I will lightly explore some of the mental health conditions that include anxiety, but I won’t focus on them because this book is about embracing anxiety as a vital emotion that helps us get things done. If you’re currently dealing with mental health conditions that hyperactivate (or suppress) your anxiety or panic, please work with your health-care team to address the situations that are destabilizing these powerful emotions. If you don’t know where to start, there’s a wonderful nonprofit website called HelpGuide ( that offers supportive and nonalarmist information on all aspects of mental health.2 It’s a great place to find clarity about what you’re experiencing and what your next steps can be.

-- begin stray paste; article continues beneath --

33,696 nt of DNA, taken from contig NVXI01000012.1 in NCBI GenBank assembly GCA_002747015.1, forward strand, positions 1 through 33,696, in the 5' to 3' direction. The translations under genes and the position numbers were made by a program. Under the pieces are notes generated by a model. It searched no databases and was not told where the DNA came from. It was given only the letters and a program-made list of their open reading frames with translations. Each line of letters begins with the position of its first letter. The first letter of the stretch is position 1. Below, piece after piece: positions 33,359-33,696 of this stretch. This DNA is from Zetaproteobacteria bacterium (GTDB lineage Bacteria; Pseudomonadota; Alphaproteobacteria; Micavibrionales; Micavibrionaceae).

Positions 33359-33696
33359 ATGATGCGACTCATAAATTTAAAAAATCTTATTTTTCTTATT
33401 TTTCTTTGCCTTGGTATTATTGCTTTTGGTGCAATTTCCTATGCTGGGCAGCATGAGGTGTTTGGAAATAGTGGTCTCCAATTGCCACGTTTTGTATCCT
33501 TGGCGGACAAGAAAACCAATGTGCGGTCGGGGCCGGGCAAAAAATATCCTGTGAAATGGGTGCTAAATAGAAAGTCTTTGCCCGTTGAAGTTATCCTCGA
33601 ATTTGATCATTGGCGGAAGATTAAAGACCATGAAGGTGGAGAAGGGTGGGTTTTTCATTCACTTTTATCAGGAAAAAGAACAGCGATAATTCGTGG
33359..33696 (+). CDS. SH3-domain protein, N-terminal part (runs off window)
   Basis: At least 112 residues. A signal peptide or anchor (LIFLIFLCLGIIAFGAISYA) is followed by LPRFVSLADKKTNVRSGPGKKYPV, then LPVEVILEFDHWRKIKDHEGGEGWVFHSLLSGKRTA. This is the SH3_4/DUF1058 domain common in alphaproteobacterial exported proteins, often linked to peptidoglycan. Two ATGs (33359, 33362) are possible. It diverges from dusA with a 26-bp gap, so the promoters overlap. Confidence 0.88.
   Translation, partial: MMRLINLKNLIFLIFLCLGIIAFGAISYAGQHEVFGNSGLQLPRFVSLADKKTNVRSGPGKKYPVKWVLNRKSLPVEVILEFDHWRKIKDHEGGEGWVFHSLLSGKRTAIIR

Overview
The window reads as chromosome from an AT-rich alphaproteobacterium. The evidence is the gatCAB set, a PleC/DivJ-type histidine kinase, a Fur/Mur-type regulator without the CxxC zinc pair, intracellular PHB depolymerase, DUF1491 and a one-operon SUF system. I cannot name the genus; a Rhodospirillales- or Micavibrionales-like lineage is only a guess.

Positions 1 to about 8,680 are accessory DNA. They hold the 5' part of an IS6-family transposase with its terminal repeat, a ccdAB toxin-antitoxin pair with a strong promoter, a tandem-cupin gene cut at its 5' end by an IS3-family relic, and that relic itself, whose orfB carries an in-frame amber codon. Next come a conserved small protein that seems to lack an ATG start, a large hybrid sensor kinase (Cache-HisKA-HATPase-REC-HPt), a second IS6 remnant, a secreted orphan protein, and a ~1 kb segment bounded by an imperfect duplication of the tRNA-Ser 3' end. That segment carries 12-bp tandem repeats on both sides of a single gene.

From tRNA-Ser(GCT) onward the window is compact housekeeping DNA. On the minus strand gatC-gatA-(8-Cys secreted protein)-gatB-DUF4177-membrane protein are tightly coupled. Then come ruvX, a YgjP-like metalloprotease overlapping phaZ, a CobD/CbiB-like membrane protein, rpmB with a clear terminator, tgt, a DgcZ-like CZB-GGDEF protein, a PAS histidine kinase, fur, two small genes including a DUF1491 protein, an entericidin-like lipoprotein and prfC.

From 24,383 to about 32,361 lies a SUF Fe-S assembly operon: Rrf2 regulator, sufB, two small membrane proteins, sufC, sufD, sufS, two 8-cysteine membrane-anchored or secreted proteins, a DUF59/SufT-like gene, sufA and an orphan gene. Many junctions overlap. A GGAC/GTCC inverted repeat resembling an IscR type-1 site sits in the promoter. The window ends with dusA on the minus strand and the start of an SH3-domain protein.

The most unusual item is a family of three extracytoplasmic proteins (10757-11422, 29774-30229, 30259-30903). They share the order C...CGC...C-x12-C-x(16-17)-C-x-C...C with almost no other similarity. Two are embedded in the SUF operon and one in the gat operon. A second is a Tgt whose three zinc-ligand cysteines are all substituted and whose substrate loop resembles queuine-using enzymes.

If you’ve mistakenly confused anxiety with other emotions, or with mental health conditions, you’re not alone. Certainly, the authors of the books I read on anxiety confused it with panic or anxiety disorders, but my confusion wasn’t any better than theirs. I knew that anxiety wasn’t panic or fear because I could identify those emotions easily; fear contains our instincts and intuition about the present moment, and panic is the emotion that arises in endangering situations to save our lives. However, because I rarely felt what other people described as anxiety, I didn’t identify it as a true emotion. I mistakenly treated anxiety as a problem that other people had because, to me, anxiety looked like a situation of poor emotion regulation rather than an emotion in its own right. It wasn’t until late 2010, when I heard Dr. Mary Lamia on the radio, that I realized what had caused my emotional ignorance about anxiety.